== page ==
The Indian Government recently seized a container from the USA which held grenades and live ammunition. And during 2003, a consignment in Chandigarh exploded, killing two workers and injuring others.
While these and other incidents have caused a public outcry and led many to state they do no longer want foreign waste entering Indias shores, new laws set for announcement on November 13 are set to regulate more stringently what enters the country.
And although a growing quantity of mixed household recyclables are sent to India from the UK, it seems that these will not be subjected to the new registration requirements for the time being at least.
Indian Government director general of foreign trade NK Gupta stated unequivocally: There are no plans whatsoever for general waste to come under this, it is just for metallic waste.
We have had several shipments containing explosive shells and one from the USA contained live ammunition, guns and hand grenades. This in todays time worries everyone.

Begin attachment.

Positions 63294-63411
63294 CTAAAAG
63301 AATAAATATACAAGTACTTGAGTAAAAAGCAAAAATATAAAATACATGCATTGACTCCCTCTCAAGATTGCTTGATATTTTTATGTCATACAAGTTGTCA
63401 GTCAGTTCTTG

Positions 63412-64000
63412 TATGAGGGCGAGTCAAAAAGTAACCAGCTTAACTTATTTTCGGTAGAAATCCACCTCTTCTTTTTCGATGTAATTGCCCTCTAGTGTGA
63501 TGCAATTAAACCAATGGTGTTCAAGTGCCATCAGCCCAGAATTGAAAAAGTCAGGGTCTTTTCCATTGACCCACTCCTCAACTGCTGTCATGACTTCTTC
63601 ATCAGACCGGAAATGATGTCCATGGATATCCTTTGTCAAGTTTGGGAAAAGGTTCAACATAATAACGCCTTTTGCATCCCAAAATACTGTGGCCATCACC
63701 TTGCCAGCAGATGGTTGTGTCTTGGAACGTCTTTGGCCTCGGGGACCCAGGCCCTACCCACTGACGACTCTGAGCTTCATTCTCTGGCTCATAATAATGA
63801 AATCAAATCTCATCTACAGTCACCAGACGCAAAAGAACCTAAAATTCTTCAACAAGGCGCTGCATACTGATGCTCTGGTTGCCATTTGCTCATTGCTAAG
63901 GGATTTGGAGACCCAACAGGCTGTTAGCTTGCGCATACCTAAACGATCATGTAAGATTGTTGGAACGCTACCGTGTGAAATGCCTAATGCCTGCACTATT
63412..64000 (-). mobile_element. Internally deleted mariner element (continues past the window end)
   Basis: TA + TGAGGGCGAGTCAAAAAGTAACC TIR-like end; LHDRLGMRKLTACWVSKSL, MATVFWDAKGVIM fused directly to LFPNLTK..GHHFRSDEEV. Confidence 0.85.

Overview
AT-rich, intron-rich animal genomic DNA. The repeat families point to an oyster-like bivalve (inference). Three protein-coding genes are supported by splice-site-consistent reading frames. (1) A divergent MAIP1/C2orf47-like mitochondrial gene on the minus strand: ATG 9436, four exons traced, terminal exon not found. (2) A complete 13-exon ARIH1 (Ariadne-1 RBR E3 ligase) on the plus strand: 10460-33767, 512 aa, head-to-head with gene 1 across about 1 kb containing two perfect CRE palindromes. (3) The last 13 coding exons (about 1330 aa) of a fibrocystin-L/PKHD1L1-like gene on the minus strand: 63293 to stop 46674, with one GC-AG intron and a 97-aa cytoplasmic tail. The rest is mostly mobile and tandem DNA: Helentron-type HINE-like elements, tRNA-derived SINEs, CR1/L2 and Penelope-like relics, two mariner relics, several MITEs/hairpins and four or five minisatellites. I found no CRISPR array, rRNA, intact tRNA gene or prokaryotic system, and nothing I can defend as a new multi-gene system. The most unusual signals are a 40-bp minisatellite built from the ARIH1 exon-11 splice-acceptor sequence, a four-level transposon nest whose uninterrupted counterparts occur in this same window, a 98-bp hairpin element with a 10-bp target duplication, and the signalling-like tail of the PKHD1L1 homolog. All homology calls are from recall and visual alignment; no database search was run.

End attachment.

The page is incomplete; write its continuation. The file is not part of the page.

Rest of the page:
With effect from April 1 2007, unshredded metallic scrap will only be permitted from suppliers who register with the Indian Government.
The name of the importer in India must be given along with the exporter and clearance from the renowned trade association in that country, which in the UK would be the Environment Agency.
A legal undertaking will be signed by the exporter stating that it abides by Indian law. In a market that is worth $1 billion each year and has fetched 1,400 applications for registration, regulating metallic waste entering the country will be a difficult process, but according to Gupta, a very necessary one.
He added: We have no inkling to curb ferrous or non ferrous imports as we need it, we depend on it, but we cant have ammunition as it costs lives and has created a public opinion about imported waste.
Live weapons have come from a very small section, but its these that are hurting the majority. By registering, the process is not overly rigorous and we are not closing doors for those who can supply scrap.
However, Nathani Group of Companies director Ikbal Nathani suggested that the moves were already having a detrimental effect on trade and would potentially put companies off from dealing with India.
He pointed to harassment from customs, sniffer dogs and bomb squads holding up anything cylindrical for up to several weeks, with companies not being paid if the consignment didnt reach its destination.
But Gupta maintained that the rules were essential to safeguard Indias people.